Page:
31/08 - Stage 9 - Carboneras de Guadazaón to Aramón Valdelinares - 185 km

The sprinters had their say in Albacete on stage 8. Now, it’s time for the GC riders to fight for the red jersey on the first real mountain stage of this year’s Vuelta a España.

The route
Today’s stage is divided into two parts. Starting in Carboneras de Guadazaón, the first 100 km are relatively easy. A morning breakaway will be able to gain a solid gap on the peloton on this long stretch. Upon reaching the intermediate sprint in Teruel, the terrains gets hilly. Puerto de Cabigordo is the first categorized climb of the day. Due to several descents before the top, the 18 km are set to have an average gradient of just 3.8 %. In reality, the uphill sections are much steeper. A tail wind will accompany the peloton on this climb. 

The second intermediate sprint is located in Cedrillas with just over 50 km to go. At this point, the riders will be battling a headwind, meaning the peloton most likely will be able to take back a lot of time on the breakaway. Another important change is the weather. After struggling with extreme temperatures in Andalucía, the weather is now completely different. Rain is expected and the temperatures will be half of what we saw just a few days ago. Some riders will be definitely having a hard time adjusting to these new circumstances.

With 25 km to go, it’s time for the penultimate climb of the day. Alto de San Rafael is 11.5 km long and has an average gradient of 4.2 %. However, due to a few kilometers of flat, once again, the actual uphill gradients are much steeper. There are even a few parts of double digits gradients on the last part towards the top.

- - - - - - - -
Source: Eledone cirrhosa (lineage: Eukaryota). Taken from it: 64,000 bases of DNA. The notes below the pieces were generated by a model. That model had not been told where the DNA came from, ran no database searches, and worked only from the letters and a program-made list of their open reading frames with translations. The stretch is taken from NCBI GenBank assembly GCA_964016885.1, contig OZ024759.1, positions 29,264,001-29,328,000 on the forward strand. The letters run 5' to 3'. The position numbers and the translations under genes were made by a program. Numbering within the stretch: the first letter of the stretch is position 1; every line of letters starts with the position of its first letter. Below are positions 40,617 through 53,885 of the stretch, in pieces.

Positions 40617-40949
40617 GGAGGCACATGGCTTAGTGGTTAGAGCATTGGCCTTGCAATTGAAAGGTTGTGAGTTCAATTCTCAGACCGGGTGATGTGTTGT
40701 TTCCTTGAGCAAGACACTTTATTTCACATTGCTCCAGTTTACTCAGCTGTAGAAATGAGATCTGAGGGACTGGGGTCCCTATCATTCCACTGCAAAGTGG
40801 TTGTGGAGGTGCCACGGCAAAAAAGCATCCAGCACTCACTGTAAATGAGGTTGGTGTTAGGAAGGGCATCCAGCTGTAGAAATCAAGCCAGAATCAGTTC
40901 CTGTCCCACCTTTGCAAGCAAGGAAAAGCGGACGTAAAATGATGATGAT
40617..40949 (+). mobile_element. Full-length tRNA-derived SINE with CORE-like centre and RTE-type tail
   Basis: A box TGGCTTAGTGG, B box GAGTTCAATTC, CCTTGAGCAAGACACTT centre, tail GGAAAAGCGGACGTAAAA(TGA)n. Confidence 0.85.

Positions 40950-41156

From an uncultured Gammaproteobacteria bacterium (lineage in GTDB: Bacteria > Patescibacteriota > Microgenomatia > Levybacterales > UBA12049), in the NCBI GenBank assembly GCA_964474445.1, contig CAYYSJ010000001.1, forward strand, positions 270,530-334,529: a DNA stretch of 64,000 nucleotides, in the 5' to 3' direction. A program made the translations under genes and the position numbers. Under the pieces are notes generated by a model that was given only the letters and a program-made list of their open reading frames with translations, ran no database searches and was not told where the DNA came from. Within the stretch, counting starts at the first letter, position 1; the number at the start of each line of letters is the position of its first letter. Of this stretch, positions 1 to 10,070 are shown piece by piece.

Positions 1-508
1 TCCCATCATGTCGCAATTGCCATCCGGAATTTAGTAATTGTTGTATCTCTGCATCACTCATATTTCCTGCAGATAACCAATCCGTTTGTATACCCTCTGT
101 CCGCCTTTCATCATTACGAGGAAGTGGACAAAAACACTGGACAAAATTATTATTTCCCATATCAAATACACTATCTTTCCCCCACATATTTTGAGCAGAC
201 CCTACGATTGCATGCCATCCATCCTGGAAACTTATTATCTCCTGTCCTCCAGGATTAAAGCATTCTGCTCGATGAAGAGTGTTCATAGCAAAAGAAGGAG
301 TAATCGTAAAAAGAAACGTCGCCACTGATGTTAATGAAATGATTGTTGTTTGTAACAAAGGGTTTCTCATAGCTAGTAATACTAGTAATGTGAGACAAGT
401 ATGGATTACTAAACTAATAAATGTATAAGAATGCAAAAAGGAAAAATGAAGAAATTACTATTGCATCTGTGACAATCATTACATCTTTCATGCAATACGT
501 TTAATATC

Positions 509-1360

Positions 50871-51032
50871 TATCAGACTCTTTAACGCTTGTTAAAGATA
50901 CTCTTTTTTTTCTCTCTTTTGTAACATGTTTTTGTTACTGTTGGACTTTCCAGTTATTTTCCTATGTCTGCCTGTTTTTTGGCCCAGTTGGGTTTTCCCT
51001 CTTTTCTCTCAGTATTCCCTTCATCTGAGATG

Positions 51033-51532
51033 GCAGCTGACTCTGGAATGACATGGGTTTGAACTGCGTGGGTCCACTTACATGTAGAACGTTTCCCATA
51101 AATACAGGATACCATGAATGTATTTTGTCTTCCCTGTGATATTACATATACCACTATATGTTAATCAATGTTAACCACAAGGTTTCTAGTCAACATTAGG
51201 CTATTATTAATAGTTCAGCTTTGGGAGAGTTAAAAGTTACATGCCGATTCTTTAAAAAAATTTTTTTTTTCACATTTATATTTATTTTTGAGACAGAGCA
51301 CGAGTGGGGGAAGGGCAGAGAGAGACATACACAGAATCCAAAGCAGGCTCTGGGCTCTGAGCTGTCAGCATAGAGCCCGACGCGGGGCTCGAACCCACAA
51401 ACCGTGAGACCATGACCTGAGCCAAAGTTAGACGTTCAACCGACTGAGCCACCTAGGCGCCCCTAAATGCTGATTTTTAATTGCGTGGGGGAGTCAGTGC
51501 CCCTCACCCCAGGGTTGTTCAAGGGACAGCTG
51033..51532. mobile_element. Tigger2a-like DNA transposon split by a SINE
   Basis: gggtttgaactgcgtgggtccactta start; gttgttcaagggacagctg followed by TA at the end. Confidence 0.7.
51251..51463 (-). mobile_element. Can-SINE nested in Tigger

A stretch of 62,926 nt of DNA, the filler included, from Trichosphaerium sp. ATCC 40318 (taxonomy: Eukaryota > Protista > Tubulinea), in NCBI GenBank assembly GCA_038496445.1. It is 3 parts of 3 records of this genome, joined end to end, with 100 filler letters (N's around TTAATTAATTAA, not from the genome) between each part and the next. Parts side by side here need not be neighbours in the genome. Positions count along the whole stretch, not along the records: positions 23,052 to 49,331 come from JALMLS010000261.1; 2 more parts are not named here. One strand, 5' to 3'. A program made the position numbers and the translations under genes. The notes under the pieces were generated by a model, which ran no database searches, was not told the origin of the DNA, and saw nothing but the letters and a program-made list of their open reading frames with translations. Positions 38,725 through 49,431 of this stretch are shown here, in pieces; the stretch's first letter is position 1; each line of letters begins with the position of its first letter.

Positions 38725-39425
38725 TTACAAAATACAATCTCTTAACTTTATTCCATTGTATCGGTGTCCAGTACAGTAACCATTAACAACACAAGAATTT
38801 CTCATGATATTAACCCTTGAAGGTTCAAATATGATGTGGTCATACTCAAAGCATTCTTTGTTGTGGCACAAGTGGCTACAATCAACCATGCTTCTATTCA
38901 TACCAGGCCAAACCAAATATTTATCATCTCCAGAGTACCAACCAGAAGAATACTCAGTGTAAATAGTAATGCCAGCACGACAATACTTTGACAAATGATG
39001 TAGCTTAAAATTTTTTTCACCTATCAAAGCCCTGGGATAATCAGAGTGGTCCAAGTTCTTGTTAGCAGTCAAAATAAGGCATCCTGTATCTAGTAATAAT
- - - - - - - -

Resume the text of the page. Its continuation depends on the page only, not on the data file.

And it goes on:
The finish
The ascent up to Aramón Valdelinares is 8 km long. On the contrary to the previous climbs today, the gradients are much steadier here. You can see a detailed profile of the climb by mousing over the profile at the top. The steepest part comes with 3 km to go. Here, Roberto Heras attacked when he won on the climb in 2005, the last time it was used in the Vuelta. After passing under the last-kilometer-banner, the road evens out in the big left-hand corner. There is even a short descent before the last few hundred meters kick up with about 2 %. In case the GC riders can’t drop each other, we might end up seeing a sprint finish.

The favorites
Due to the sudden change of weather, I’m sure one or two of the GC contenders will miss out today. There is no saying how the body will react after going from sunshine and 45°C to rain and down to 15°C. Furthermore, this is the first real mountain top finish of the race. It would be a surprise, if nobody had a bad day.

The way I see it, there are two top favorites for this stage. The first one is Chris Froome. He had a scare when he crashed on stage 7 but finished in a very strong way by gaining time on his rivals. Froome says he’s still far from his condition going into the Tour but don’t be fooled. He looks very trimmed and, so far, he’s been one of the strongest riders uphill. Don’t forget it was Froome who closed the gap to Giampaolo Caruso on stage 3 and again to Alejandro Valverde and Joaquim Rodriguez on stage 6. On a semi-flat finish like this one, Froome won’t be able to beat Valverde or Purito. Therefore, he has to attack on the steep part with 3 km to go if he wants to win. In Mikel Nieve, Chris Froome has one of the strongest domestiques in the mountains. I expect the Basque climber to be in the group of favorites when there are less than 10 riders left.